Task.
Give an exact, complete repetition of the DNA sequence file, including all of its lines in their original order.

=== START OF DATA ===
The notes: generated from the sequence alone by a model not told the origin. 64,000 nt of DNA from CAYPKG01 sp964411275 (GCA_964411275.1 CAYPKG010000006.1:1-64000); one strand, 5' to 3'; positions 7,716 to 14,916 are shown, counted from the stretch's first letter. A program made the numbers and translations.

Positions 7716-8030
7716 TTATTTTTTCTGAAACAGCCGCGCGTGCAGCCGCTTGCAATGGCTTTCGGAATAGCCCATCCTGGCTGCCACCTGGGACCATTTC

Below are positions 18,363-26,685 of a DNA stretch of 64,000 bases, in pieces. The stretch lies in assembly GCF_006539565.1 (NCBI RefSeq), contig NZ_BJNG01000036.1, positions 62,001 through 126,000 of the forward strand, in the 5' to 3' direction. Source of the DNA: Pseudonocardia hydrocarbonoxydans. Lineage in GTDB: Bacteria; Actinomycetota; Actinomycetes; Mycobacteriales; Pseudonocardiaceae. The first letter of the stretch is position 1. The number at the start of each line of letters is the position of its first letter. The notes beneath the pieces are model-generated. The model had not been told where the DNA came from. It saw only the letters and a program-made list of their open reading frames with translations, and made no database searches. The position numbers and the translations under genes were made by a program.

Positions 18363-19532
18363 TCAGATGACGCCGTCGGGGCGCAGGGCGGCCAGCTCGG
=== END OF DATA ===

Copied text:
The notes: generated from the sequence alone by a model not told the origin. 64,000 nt of DNA from CAYPKG01 sp964411275 (GCA_964411275.1 CAYPKG010000006.1:1-64000); one strand, 5' to 3'; positions 7,716 to 14,916 are shown, counted from the stretch's first letter. A program made the numbers and translations.

Positions 7716-8030
7716 TTATTTTTTCTGAAACAGCCGCGCGTGCAGCCGCTTGCAATGGCTTTCGGAATAGCCCATCCTGGCTGCCACCTGGGACCATTTC

Below are positions 18,363-26,685 of a DNA stretch of 64,000 bases, in pieces. The stretch lies in assembly GCF_006539565.1 (NCBI RefSeq), contig NZ_BJNG01000036.1, positions 62,001 through 126,000 of the forward strand, in the 5' to 3' direction. Source of the DNA: Pseudonocardia hydrocarbonoxydans. Lineage in GTDB: Bacteria; Actinomycetota; Actinomycetes; Mycobacteriales; Pseudonocardiaceae. The first letter of the stretch is position 1. The number at the start of each line of letters is the position of its first letter. The notes beneath the pieces are model-generated. The model had not been told where the DNA came from. It saw only the letters and a program-made list of their open reading frames with translations, and made no database searches. The position numbers and the translations under genes were made by a program.

Positions 18363-19532
18363 TCAGATGACGCCGTCGGGGCGCAGGGCGGCCAGCTCGG